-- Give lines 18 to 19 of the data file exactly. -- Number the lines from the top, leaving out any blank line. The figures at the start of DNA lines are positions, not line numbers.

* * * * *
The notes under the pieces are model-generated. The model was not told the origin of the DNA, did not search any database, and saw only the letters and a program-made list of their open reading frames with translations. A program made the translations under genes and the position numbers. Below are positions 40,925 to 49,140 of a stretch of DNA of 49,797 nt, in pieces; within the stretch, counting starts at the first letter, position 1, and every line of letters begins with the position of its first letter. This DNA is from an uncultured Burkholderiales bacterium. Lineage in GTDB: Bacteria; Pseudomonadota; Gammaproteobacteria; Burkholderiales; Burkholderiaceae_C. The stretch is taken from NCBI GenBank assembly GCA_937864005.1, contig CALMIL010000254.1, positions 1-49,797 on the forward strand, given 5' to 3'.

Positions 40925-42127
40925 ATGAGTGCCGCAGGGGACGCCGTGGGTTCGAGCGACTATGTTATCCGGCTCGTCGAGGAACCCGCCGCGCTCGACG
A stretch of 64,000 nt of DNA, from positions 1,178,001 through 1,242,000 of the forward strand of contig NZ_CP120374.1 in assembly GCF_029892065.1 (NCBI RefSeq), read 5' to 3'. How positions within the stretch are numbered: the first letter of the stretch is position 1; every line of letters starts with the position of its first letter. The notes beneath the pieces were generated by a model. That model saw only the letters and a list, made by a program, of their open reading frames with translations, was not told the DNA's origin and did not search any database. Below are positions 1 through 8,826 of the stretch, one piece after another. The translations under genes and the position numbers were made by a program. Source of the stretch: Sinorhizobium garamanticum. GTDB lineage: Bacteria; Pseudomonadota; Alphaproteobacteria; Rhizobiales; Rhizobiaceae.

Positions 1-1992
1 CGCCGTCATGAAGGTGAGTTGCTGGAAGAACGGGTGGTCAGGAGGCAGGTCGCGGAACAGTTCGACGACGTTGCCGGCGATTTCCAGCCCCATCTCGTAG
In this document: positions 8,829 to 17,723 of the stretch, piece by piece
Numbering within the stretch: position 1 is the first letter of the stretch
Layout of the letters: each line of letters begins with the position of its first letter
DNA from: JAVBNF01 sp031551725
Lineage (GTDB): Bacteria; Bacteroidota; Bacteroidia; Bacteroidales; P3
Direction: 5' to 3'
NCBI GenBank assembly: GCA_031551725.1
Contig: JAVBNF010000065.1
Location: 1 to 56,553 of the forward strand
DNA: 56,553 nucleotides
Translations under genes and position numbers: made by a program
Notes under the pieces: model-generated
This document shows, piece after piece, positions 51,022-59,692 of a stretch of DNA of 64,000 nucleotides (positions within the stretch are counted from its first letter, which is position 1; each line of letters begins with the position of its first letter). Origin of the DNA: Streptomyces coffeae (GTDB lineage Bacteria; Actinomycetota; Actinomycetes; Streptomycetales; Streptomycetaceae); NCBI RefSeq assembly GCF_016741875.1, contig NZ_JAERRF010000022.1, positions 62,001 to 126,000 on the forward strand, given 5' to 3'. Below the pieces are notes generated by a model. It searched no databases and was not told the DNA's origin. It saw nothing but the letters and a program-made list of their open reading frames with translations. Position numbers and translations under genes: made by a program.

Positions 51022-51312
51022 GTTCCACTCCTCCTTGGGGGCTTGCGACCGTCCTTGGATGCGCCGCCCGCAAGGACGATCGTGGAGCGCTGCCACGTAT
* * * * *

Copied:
Notes under the pieces: model-generated
This document shows, piece after piece, positions 51,022-59,692 of a stretch of DNA of 64,000 nucleotides (positions within the stretch are counted from its first letter, which is position 1; each line of letters begins with the position of its first letter). Origin of the DNA: Streptomyces coffeae (GTDB lineage Bacteria; Actinomycetota; Actinomycetes; Streptomycetales; Streptomycetaceae); NCBI RefSeq assembly GCF_016741875.1, contig NZ_JAERRF010000022.1, positions 62,001 to 126,000 on the forward strand, given 5' to 3'. Below the pieces are notes generated by a model. It searched no databases and was not told the DNA's origin. It saw nothing but the letters and a program-made list of their open reading frames with translations. Position numbers and translations under genes: made by a program.